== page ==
Sophie Wilmès, Belgium’s foreign minister, has called for ecocide – causing damage to the planet – to be made a crime under international law.
Wilmès was speaking at the Assembly of States Parties to the Statute of Rome, which created the International Criminal Court (ICC). The Assembly took place in The Hague, although Wilmès attended only via web-link.
The assembly dealt mainly with internal administrative matters, including the Court’s budget, staffing and nominations.
In a statement, Wilmès began by reminding the assembly of the Court’s duty to represent the most vulnerable in the world, and the role Belgium had played over the last two years as a member of the Security Council of the United Nations – a position that comes to an end tomorrow.
After various other formalities, she turned her attention to ecocide – broadly speaking, the crime of causing deliberate damage to the environment. The ruling accords drawn up by the Belgian coalition led by Alexander De Croo and supported by Wilmès, party MR, contain a commitment “to investigate and pursue diplomatic initiatives (…) to curb the crime of ecocide (…)”. The passage is assumed to have come at the demand of the Ecolo-Groen faction of the coalition.
But what exactly is ecocide?
“The term has been around since the 1970s, after the US military deployed the pesticide Agent Orange in the Vietnam War,” explained environmental law expert and Groen politician Hendrik Schoukens in De Morgen. “After that, the idea arose that we should not allow such large-scale damage to the environment to go unpunished.”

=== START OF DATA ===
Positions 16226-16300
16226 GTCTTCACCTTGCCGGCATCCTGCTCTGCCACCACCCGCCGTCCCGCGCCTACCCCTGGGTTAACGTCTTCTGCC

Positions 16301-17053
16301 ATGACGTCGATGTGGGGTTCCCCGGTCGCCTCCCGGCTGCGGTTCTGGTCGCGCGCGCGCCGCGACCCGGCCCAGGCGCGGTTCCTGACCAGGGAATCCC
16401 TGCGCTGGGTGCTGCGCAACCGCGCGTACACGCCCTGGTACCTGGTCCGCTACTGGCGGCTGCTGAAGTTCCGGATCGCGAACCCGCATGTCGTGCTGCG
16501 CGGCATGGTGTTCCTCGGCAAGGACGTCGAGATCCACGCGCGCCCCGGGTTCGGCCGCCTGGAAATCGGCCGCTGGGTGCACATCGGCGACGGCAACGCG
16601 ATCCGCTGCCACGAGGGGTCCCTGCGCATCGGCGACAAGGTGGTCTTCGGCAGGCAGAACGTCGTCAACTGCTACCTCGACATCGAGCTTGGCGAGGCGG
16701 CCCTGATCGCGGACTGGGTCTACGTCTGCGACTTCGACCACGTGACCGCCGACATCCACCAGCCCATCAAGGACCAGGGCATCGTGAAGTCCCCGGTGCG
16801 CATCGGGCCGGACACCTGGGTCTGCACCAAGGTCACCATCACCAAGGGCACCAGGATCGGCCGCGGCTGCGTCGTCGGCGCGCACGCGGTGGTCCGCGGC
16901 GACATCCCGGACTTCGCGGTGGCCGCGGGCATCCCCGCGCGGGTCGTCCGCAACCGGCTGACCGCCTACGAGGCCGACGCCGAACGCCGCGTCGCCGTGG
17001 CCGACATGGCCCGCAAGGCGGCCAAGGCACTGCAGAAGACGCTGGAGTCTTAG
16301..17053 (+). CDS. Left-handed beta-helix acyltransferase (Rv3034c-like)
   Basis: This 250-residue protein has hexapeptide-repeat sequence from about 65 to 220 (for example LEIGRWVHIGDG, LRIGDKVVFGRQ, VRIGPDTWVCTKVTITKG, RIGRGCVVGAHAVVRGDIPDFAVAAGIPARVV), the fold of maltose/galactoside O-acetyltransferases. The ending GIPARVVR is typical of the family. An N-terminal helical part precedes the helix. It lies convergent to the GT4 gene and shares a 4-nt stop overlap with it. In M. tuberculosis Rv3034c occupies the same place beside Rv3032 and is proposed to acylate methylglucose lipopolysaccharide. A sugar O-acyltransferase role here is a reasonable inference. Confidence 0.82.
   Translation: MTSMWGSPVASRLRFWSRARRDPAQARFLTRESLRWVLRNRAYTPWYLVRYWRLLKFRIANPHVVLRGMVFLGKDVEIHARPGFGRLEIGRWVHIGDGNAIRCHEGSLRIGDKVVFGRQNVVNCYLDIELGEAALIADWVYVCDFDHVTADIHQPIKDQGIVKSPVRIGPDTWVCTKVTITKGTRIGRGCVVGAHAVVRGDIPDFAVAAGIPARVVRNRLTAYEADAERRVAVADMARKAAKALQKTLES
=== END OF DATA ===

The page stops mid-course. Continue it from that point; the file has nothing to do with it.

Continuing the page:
The US, famously, has refused to join the member states of the ICC, and the Trump Administration has gone so far as to carry out a campaign of legal harassment of ICC judges and officials.
What chance of ecocide becoming a crime, and following on from that, of bringing those who carry out the crime to justice?
“A long procedure is required to have the crime recognised,” professor of international law Jan Wouters (KU Leuven) told the paper. To start with, two thirds of the treaty parties must declare their agreement. The chance that this will happen soon is small, he said. Wilmès statement is more of a symbolic act than a legislative one, and a “loyal implementation of the coalition agreement”.
The De Croo administration, meanwhile, will take a first step – also provided for in the governing accords – of examining the possibility of making ecocide here in Belgium.
The fires in the Amazon rain forest in 2019 raised for the first time the issue of ecocide. The fires which have continued in 2020 are the largest in decades and – as appears from satellite images – are not caused by the dry season but in most cases intentionally set by farmers, ranchers and loggers to clear land for agriculture and pasture for beef production for export.
The intentional damage to the rainforest in Amazon goes far beyond Brazil and affects the whole planet. It runs against EU’s global forest strategy and should be classified as an international crime against humanity.
Wilmès also took the opportunity to offer her support and that of the Belgian government to the candidacy of Laurence Massart as one of the six new judges to be appointed to the court when the assembly resumes in January in New York. Massart has had a long history of 25 years as a criminal magistrate, and is now first president of the court of appeal in Brussels.